Conveyance prediction for meandering two-stage channel flows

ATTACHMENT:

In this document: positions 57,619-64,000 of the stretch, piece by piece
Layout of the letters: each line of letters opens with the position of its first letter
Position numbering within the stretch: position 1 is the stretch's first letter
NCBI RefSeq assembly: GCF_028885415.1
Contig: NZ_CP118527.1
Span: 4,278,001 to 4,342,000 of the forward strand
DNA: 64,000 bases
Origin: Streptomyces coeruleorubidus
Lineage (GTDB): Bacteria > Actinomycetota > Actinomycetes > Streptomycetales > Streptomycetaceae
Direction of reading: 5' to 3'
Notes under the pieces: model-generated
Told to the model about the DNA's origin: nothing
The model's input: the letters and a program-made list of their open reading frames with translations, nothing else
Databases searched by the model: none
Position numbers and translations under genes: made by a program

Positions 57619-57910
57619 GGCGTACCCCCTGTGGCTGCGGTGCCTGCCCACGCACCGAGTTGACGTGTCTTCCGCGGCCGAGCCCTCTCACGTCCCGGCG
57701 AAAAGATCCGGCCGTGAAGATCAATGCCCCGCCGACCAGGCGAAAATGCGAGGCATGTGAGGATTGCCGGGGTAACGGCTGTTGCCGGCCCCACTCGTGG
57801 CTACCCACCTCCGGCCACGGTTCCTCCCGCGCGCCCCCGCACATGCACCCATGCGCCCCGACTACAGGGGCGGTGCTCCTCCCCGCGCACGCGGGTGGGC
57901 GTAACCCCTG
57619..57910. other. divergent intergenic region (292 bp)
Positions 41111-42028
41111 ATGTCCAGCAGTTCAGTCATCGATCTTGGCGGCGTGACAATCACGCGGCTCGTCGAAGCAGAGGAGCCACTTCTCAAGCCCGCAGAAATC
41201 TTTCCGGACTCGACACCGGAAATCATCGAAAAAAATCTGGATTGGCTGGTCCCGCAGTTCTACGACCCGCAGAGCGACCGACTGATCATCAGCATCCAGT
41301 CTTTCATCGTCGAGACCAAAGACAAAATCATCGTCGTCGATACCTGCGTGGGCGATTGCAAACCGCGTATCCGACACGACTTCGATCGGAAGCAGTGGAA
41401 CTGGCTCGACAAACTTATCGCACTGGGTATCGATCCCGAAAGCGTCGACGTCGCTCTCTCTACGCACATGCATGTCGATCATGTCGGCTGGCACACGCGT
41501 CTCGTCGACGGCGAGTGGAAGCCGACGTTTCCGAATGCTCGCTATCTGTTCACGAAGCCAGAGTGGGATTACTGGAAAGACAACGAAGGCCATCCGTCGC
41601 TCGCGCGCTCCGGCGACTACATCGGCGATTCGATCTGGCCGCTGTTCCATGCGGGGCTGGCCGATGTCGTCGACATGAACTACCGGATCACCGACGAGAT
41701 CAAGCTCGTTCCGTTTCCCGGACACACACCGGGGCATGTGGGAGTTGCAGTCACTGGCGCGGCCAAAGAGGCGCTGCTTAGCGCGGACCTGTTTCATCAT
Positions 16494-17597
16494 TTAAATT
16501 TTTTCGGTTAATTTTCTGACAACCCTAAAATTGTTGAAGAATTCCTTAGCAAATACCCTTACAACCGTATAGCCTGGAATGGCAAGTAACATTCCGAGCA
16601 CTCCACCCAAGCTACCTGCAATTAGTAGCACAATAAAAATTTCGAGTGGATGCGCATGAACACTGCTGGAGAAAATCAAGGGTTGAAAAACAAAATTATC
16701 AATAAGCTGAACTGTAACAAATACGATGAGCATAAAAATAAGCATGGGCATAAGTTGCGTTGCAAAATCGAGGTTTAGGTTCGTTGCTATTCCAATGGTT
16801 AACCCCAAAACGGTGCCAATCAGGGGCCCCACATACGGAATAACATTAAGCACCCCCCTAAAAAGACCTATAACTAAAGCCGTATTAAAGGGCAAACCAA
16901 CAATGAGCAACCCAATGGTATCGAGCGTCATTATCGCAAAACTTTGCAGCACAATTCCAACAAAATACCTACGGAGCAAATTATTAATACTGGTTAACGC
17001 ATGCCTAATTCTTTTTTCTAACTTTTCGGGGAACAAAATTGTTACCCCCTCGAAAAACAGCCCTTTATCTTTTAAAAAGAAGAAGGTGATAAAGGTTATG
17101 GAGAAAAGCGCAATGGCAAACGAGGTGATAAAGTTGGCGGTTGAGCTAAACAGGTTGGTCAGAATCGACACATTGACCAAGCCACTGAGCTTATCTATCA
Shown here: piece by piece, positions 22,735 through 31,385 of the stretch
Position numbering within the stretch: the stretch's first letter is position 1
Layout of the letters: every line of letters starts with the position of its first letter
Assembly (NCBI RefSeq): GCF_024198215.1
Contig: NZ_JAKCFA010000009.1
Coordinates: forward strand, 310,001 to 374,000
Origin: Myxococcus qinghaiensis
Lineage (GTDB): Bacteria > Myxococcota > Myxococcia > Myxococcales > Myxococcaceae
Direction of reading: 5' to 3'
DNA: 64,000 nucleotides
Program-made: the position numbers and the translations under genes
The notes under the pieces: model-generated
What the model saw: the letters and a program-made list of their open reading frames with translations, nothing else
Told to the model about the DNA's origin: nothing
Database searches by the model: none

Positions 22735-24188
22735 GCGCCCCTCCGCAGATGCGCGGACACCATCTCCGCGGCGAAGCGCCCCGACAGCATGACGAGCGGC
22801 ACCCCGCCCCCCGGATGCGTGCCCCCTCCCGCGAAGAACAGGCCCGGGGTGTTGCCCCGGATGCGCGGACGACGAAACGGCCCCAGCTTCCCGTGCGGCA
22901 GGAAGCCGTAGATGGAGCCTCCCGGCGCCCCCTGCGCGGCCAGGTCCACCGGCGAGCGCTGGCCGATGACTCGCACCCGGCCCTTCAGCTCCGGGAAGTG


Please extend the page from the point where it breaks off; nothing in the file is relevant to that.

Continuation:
An examination was carried out to determine the conveyance behaviour of overbank flow in meandering two-stage channel systems. Eleven influential parameters were identified namely sinuosity, aspect ratio, cross-sectional shape and bank slope of the main channel, relative boundary roughness of floodplain to main channel, floodplain longitudinal slope, meander belt width relative to floodplain width, sinuosity of the floodplain bank, relative overbank flow depth, system scale and lateral slope of the floodplain. The first ten of the eleven parameters were examined. Observations were made of the coherent flow structure of the floodplain and main channel systems, which influences energy losses. The effect of each of the influential parameters is quantified through a non-dimensional discharge function F* which is the ratio of the actual discharge in a two-stage channel to a theoretical discharge aggregated for three cross-section zones, the main channel, the floodplain within the meandering channel and the floodplain outside the meander belt. The effect of each parameter on the energy losses in meandering two-stage channel flows for the case involving straight floodbanks and a floodplain without cross-fall are analysed in terms of Darcy-Weisbach resistance coefficients using the Prandt-von Karman resistance relationship and treating the system as a whole. Flow domains are defined in the first of which viscosity and roughness are influential and in the second flow resistance is independent of viscosity. A design approach is presented for predicting the conveyance capacity in each of these domains and is based on small-scale data obtained at the Universities of Aberdeen and Glasgow and large-scale data from the UK Flood Channel Facility (UK-FCF). This approach was applied to the available independent laboratory data along with the James and Wark (1992) method. The author's approach was found to give good predictions of conveyance capacity. This approach was also applied to River Roding field data. The floodplain roughness which varies throughout the year and is difficult to estimate, is shown to be the most significant source of energy loss and is environmentally sensitive in natural meandering two-stage rivers.